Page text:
Moons and tides and stuff like that

Picture of low tide

Low tide at Hervey Bay

I think everybody knows that the moon has an awful lot to do with the height of the ocean’s tide, and so it’s self evident that the highest tides would coincide with the full moon. But hang on a minute. There are two tides each day. Why would that be?

It has to do with gravitational attraction. I wrote about that when I discussed how much you would weigh on an exoplanet. We have established that there is gravitational attraction between the Earth and the Moon. That’s why the Moon orbits Earth. Water, being a fluid, is able to respond to this attraction better than solids, such as mountains. Now while this neatly explains why we have a high tide when the Moon is visible, why would there be a second high tide twelve hours later? The Moon isn’t in the sky, it’s on the other side of the Earth. By rights there should be a low tide, as all the water is attracted to the Moon down there (author points down at her feet).

This does not happen because, as noted in the previous discussion, the power of gravity decreases over distance. The Moon is about 384,000km from the Earth. The opposite side of the Earth is 40,000km further away (the approximate diameter of the Earth) at 424,000km. The water on the opposite side of the Earth to the Moon is attracted less (due to the distance) than the water closest to the Moon, as shown in this simple diagram.Diagram of earth, moon and tidal forces

We have two high tides facing the Moon, and two low tides at the sides. Why Spring tides and Neap tides? For that, we have to consider the sun. The very fact that Earth orbits the Sun illustrates the power of gravitational attraction. When the Sun and the Moon are in the same side of the Earth, as at New Moon, the gravitational attraction of the Sun on the world’s oceans is added to that of the Moon, and we have unusually high tides and low tides. At Full Moon, the Sun is at the opposite side of the Earth from the Moon, so the two bodies might seem to be pulling against each other. Remember, though, the Moon and the Sun both produce two bulges, so the two forces still operate to increase the tide. It stands to reason that if the Sun was to the right of the Earth in the diagram, the forces of the Sun and Moon would tend to cancel each other out. But not completely. That’s because the Sun produces a lesser bulge on the far side of the Earth. It is larger than the Moon, has a far greater gravitational pull, but the relative difference in the distance between the Sun and one side of the Earth, as opposed to the other, is much smaller, so the lesser bulge is less pronounced.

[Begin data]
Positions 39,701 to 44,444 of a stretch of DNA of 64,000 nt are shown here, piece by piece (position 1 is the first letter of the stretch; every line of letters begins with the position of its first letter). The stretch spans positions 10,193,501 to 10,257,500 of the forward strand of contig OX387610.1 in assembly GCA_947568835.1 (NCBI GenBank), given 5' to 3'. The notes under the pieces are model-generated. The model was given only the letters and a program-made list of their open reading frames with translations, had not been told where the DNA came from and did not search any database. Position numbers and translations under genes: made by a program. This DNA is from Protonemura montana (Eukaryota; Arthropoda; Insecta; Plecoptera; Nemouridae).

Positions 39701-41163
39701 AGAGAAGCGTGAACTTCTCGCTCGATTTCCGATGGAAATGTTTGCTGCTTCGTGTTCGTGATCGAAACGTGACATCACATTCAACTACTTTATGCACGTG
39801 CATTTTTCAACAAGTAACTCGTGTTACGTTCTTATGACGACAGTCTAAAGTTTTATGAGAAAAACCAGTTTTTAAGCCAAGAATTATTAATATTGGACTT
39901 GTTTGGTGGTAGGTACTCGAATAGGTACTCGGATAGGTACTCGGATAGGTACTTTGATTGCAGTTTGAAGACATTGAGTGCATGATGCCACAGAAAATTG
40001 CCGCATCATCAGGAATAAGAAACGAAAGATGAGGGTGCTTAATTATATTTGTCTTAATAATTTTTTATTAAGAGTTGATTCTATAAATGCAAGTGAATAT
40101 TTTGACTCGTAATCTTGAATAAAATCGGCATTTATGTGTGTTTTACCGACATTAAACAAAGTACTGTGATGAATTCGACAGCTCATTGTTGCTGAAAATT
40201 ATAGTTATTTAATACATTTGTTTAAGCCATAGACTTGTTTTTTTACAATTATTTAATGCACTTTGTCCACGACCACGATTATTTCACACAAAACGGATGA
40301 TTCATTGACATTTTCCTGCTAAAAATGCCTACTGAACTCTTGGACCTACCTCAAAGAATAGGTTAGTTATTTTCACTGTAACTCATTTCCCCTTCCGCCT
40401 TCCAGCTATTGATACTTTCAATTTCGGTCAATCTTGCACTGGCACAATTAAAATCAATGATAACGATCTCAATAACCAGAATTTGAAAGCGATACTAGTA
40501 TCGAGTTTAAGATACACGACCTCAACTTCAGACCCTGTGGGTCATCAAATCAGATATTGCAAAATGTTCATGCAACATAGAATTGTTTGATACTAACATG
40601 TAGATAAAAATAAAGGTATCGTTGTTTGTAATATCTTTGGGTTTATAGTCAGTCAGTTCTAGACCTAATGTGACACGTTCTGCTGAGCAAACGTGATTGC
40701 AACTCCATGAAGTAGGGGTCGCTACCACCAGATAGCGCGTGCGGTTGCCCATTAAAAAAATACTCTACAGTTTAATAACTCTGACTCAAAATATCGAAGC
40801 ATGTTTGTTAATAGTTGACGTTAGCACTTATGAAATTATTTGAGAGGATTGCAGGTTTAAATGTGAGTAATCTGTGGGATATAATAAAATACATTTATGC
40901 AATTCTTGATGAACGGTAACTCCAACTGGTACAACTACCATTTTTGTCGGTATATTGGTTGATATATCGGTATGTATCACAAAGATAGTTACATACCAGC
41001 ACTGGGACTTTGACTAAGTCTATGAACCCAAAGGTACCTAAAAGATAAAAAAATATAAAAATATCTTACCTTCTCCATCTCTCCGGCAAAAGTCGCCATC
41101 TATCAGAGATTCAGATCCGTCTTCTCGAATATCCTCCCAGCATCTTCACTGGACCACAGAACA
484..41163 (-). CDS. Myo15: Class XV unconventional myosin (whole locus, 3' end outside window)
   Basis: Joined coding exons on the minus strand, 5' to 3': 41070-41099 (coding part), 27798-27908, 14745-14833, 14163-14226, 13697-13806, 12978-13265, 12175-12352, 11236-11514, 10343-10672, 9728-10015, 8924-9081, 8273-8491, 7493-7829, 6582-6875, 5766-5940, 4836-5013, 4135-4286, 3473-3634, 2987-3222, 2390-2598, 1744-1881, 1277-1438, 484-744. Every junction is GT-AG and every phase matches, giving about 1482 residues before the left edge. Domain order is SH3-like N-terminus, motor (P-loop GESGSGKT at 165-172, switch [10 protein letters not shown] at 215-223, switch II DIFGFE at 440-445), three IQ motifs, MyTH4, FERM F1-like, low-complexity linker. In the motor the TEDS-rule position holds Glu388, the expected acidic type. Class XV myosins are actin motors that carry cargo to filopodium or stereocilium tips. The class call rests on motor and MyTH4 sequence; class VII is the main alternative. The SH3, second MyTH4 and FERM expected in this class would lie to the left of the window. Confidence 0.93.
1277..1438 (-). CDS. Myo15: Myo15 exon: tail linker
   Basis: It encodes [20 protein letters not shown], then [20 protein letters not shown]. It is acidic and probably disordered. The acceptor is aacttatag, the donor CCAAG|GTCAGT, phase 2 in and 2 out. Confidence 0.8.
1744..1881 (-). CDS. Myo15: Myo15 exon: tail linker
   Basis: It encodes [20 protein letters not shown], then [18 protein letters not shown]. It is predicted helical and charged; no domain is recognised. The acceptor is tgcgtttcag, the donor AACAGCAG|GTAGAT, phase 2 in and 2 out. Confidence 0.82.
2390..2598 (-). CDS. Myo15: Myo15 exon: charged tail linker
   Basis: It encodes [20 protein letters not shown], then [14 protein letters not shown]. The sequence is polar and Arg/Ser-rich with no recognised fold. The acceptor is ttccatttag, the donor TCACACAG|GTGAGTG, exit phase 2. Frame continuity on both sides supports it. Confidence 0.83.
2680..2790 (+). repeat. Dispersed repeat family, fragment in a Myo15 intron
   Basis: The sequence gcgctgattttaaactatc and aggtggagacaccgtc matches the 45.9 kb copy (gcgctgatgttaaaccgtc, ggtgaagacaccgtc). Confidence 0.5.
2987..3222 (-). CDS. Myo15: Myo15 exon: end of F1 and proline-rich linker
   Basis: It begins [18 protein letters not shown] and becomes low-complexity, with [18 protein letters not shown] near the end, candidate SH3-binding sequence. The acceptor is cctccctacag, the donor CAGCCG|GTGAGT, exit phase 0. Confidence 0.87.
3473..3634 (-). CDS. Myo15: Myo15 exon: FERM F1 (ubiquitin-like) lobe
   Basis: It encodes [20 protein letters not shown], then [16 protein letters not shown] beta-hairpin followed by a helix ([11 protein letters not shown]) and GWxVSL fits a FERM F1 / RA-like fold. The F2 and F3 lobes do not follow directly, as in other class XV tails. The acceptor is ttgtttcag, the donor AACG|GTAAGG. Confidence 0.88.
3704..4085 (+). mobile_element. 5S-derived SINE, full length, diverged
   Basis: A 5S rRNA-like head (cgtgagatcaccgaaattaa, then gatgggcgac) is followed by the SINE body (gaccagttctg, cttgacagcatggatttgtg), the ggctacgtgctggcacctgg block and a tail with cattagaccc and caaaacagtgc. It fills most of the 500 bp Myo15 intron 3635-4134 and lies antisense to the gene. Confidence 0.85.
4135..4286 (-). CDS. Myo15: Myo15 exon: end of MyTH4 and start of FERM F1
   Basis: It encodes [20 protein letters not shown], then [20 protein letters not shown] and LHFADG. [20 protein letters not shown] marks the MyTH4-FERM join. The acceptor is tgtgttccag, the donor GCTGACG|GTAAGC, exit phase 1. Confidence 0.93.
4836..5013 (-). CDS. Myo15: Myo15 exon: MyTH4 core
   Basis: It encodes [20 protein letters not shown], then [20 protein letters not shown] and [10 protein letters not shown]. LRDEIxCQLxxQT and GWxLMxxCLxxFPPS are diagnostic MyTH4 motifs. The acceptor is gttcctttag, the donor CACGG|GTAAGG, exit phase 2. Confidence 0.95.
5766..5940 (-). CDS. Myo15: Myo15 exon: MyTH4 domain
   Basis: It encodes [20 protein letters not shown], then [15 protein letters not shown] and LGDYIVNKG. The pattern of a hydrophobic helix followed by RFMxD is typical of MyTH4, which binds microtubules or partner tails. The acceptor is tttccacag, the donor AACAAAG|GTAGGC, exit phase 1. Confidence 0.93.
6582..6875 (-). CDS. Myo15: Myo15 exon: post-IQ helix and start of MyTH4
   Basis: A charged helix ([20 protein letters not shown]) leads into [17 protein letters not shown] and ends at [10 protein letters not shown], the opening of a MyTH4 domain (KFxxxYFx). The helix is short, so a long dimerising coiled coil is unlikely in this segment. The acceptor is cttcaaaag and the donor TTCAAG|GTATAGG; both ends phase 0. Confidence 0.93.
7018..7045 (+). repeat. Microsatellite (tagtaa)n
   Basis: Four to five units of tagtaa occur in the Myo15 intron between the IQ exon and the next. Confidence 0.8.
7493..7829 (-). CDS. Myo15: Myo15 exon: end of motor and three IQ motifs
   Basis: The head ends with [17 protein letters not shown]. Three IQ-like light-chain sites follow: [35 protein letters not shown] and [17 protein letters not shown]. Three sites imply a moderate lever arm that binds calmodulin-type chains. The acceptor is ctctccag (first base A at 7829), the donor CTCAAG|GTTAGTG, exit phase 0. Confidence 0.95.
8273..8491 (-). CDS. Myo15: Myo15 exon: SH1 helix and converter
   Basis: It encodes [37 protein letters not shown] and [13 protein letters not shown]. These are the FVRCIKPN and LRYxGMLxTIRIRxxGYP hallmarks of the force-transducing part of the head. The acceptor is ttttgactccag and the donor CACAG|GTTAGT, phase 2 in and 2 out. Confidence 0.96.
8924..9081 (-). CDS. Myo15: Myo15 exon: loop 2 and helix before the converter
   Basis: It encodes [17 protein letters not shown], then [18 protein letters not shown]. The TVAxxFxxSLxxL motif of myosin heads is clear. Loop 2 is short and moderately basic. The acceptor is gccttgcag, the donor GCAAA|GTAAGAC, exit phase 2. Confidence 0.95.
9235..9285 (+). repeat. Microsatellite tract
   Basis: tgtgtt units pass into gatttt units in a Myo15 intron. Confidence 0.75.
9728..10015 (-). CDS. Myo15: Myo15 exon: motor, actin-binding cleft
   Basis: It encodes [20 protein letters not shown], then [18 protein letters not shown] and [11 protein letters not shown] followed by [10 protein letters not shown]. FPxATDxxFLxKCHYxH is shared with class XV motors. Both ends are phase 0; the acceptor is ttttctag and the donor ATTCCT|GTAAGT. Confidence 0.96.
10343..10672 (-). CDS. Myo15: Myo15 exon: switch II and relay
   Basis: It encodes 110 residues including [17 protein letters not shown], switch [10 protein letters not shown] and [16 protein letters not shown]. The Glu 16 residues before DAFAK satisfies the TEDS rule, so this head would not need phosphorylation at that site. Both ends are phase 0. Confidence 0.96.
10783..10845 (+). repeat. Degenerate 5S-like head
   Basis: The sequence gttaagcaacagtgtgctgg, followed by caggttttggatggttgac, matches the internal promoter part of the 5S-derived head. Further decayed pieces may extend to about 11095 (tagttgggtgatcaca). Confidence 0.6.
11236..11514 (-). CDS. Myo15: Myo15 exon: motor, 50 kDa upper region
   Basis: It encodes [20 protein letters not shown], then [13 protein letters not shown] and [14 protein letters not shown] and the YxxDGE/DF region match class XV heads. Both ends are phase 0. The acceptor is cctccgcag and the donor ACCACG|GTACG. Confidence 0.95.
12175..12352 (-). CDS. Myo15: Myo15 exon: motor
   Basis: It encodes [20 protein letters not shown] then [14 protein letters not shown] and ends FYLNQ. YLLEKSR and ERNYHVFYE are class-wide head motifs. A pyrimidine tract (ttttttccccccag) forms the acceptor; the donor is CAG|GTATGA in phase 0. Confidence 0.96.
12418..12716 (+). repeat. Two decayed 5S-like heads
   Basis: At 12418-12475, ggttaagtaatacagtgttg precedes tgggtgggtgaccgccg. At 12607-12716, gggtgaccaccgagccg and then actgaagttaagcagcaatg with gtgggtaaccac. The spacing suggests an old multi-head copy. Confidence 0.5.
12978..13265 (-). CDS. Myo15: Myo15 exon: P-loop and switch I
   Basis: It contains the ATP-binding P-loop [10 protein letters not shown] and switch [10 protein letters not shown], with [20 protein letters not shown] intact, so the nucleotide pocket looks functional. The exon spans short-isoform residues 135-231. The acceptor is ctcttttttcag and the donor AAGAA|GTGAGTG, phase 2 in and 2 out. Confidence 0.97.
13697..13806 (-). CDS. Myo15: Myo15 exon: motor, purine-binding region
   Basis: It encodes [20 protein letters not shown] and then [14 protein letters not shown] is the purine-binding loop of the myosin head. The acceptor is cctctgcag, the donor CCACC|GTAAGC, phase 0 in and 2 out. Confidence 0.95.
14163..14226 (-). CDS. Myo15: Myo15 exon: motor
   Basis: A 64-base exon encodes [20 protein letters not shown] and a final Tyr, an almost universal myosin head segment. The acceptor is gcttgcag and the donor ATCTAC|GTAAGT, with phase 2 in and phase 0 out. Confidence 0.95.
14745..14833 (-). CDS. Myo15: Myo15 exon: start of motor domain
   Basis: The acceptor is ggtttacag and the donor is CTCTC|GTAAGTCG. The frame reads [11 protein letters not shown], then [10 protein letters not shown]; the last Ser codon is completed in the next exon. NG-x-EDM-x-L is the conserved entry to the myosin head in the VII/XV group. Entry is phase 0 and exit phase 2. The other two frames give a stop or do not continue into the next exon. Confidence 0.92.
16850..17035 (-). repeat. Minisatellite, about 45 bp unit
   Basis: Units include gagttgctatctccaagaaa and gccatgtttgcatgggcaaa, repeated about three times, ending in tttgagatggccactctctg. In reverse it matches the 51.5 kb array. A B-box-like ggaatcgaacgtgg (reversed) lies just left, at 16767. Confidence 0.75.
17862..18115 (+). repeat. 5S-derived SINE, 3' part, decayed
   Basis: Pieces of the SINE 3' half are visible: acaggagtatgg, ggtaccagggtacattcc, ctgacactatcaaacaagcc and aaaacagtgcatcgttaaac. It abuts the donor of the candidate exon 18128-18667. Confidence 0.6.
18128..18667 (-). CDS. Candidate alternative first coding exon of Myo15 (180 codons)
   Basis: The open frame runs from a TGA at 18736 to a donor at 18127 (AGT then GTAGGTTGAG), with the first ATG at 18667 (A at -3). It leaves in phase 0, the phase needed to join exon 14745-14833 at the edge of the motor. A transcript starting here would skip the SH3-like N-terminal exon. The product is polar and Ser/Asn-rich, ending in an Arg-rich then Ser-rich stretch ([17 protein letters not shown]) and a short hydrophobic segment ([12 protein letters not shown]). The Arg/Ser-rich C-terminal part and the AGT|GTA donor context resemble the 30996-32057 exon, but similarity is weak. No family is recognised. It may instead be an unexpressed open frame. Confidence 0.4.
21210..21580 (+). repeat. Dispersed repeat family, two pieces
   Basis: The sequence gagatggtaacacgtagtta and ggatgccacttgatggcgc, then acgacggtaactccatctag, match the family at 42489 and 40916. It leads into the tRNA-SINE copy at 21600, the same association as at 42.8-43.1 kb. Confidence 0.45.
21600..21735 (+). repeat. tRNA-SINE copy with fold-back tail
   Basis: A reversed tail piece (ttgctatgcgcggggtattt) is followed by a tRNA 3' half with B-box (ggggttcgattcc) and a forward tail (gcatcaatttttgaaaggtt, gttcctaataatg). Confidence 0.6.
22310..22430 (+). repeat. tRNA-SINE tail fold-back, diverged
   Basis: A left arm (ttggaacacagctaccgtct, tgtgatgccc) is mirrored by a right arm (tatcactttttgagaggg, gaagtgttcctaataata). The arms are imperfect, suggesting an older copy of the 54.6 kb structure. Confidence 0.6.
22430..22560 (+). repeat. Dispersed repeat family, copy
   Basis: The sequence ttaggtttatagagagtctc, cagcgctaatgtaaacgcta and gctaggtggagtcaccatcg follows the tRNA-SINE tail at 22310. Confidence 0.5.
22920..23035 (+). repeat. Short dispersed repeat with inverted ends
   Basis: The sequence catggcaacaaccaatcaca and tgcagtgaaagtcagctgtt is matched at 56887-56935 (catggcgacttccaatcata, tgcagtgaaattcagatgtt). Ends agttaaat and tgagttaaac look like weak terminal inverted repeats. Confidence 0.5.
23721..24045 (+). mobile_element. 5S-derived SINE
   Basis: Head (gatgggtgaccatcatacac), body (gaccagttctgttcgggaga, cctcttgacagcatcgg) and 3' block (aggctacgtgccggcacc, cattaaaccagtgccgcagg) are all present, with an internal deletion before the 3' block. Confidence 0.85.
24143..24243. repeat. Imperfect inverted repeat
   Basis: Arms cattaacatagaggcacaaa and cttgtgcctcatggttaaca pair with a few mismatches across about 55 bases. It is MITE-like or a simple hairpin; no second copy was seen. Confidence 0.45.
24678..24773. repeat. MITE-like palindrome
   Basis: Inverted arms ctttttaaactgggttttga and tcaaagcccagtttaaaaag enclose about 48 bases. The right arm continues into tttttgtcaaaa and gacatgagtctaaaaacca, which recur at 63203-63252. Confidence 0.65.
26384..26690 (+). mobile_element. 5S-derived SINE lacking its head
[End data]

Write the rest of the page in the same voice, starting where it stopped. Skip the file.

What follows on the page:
And there you were, thinking this was simple. It is, really, I suppose. But I bet you needed to concentrate.

I love this stuff.

Now go away and work out what the tides would be like on a world with large oceans, and three moons of varying diameter, in three different orbits.

8 thoughts on “Moons and tides and stuff like that

  1. mformichelli

    I grew up being told about the moon and the tides, and never imagined it would be so complex- but nature is beautiful like that. Also, I found out something about the moon last year that blew my mind. Some scientists think it helps to stabilize Earth’s orbit and prevents us from doing a slow-motion roll-over in relation to the Sun (over millions of years). Wild!

    1. Greta van der Rol

      Ain’t science grand? I don’t think I heard that about the Moon, but I wouldn’t be surprised. After all, it’s really more a dual planet configuration, since our moon is so large in proportion to its primary.

  2. Steven J Pemberton

    You also have to consider local topography – the shape of the coastline, the direction it’s facing, the depth of the water and any obstacles further out to sea. The world in my Barefoot Healer series has two moons, and I tried to figure out what sort of tides they’d have before concluding that as long as I made it sound vaguely plausible and self-consistent, I could get away with almost anything.

    Tide prediction isn’t an exact science, even today. You have to measure the tide height over a few months and derive a system of equations from the measurements. People used to build machines like these to calculate the future values of the equations – They were sophisticated enough that during the Second World War, some of their predictions were classified…

  3. Paul Trembling

    The fun thing – from an SF point of view – would be trying to work out what having two moons would do to a planet’s tides! Assuming, of course, that they’re decent sized moons. I doubt it Phobos & Deimos would do much for tides on Mars, if Mars had any seas! Actually, I can’t think off hand of any SF story that has factored in multiple moon tide effects, though I’m sure that someone must have done. It would make for some interesting plot possibilities, with occasional ‘Mega-tides’ when everything comes into conjunction!

  4. juliabarrett

    It is complicated, isn’t it. And we recently had a King Tide, highest I’ve seen in 20 years.

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